Relational Database Design
One of the key activities of an IT department is database design, which is part of the wider activity of software analysis and design. Since the quality of the actual database depends, to a large extent, on the quality of its design, it is important that the methodology and algorithms used are known to be correct with respect to the requirements under consideration. One of the advantages of using relational database systems is that they have a conceptually simple tabular format which is easy to understand. The well-known normal forms, which are formally presented in Section 4.4, give the database designer unambiguous guidelines in deciding which databases are “good” in the quest to avoid “bad” designs that have redundancy problems and update anomalies, which are discussed in Section 4.1. The central idea in relational database design is that all the integrity constraints in the database should be describable in terms of keys and foreign keys. As was shown in Section 3.6 of Chapter 3, keys and foreign keys are just special cases of more general classes of data dependencies, i.e. FDs and INDs, respectively. The classical normal forms considered in Section 4.4 all result in a vertical decomposition of the database. That is, assuming that the decomposition R is lossless this corresponds to being able to recover a relation r over R by projecting r onto R, resulting in a database πschema(Rj) (R) with Ri ∈ R, and then joining the projections. In Section 4.5 we consider the possibility of a horizontal decomposition of a relation schema R, resulting in splitting R into two or more union-compatible relation schemas, i.e. schemas having the same attribute set. In this case a relation r over R will be split into two or more disjoint relations using one or more selection operations and can then be recovered by applying the union operator.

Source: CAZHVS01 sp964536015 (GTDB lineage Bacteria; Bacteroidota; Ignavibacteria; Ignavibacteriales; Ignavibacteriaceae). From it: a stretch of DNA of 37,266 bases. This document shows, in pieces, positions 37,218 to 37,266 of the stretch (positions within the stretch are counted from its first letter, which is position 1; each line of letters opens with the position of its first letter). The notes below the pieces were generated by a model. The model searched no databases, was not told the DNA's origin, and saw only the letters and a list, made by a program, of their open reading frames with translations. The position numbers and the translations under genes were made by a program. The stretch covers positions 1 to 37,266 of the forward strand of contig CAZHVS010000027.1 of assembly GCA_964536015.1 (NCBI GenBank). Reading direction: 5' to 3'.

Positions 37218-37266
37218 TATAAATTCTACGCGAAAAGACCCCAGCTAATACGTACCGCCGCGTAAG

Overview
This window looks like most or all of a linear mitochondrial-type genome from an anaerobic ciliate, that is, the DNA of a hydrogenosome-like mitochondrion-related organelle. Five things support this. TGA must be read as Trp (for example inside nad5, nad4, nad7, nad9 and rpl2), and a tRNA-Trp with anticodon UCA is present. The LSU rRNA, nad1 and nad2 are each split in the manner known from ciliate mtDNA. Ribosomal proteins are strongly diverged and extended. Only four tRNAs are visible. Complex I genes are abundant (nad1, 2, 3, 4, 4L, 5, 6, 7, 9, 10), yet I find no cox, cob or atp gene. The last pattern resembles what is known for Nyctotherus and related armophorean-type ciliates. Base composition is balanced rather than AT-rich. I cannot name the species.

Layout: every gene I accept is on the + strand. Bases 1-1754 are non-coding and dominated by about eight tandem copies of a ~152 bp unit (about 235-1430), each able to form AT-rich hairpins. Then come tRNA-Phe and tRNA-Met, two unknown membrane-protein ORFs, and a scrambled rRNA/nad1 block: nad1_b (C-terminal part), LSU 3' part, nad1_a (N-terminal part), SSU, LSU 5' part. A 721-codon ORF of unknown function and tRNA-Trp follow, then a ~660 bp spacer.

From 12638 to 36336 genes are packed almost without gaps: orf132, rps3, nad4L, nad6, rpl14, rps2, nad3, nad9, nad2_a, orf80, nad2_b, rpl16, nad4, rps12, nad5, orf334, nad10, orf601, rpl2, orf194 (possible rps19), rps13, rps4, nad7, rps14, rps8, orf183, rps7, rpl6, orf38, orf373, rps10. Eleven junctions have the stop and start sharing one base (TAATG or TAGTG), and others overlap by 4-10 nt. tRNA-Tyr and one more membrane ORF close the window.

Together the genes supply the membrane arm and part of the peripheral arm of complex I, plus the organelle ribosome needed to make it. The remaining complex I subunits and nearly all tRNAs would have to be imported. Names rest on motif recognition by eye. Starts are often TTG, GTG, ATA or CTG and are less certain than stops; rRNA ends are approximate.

KeywordsNormal Form Inference Rule Entity Type Relation Schema Relationship Type
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